The emotions are a result of this clenching action, like the feeling of a burn or a cut from a whip, those sensations dissipate most quickly by allowing them to heal, so leaving them be is good advice - like saying, "don't pick at your wounds." However, we don't have to whip ourselves or beat ourselves in the first place. Those actions taken against the physical body shouldn't be welcomed, especially because we are in direct control of them!  We can stop them just by wanting to.
I'm glad you found something that works for you.

I know this might be early days but I would like to see how this practice plays out over time. Does the conditioned negative beliefs go away for good or is it something that has to be renewed? How consistent does the mindfulness have to be?

Richard

RE: A silver bullet for Actualist practice (or, how to disable negatvity)
Answer
11/22/14 10:58 AM as a reply to Richard Zen.
I will definately keep you updated! This really seems to be the key to me. Definately woth giving it a few months of effort. emoticon

RE: A silver bullet for Actualist practice (or, how to disable negatvity)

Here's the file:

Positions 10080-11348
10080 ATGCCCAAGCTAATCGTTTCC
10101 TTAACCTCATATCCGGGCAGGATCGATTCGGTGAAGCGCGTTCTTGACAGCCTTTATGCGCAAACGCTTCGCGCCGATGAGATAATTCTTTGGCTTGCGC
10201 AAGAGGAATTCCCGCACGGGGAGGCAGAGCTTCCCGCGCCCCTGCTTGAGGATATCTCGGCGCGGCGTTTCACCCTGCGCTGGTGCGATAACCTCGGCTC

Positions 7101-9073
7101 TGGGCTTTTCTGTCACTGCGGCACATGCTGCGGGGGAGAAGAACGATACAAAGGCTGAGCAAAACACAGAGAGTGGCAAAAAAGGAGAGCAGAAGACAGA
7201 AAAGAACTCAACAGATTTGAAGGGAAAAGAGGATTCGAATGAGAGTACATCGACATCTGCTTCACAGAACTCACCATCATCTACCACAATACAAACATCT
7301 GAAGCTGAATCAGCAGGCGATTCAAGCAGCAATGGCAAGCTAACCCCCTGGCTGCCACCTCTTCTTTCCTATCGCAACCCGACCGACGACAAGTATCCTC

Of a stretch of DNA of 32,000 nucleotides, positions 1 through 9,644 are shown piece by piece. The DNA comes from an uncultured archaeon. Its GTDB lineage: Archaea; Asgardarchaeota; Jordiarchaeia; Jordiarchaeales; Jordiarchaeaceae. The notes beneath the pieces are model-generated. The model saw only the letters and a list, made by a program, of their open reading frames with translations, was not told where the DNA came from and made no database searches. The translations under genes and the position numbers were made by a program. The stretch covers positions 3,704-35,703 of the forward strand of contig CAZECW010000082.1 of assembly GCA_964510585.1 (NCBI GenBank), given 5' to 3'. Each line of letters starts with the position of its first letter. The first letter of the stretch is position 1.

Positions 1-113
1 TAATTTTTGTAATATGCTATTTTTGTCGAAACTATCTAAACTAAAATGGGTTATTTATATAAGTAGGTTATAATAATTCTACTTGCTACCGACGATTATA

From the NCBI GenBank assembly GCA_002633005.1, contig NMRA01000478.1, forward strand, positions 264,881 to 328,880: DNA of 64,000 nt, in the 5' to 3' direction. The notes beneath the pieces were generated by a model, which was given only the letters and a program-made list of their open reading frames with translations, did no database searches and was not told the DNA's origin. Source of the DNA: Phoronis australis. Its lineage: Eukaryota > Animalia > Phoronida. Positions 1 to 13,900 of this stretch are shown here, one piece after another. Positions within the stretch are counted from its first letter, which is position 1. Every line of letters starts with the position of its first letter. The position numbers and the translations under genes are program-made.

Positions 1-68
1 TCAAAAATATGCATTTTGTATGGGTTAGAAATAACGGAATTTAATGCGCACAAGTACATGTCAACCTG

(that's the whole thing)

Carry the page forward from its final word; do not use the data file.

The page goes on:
Answer
11/22/14 12:02 PM as a reply to Not Tao.
Not Tao:
Try to understand, this is not pointing to all sensations that manifest there. This is pointing to a very specific reaction that is completely self-inflicted (i.e. under our control). It is a clenching, specifically, that starts right when we begin to feel a negative or passionate emotion (right when we encounted something undesirable),

I experience this as well. Not necessarily in the heart area though, I can feel muscular contraction in various parts of the body.  It can happen when a memory of an awkward, or socially uncomfortable situation pops into my head.  The reaction to the thought seems almost instantaneous, so I don't know if I can control it.  I'm interested it giving it a go though.

Yes, I think I'm a very anxious person, so the contractions I feel are mostly in the heart.  I have noticed some facial tension as well, though, related to anger and impatience.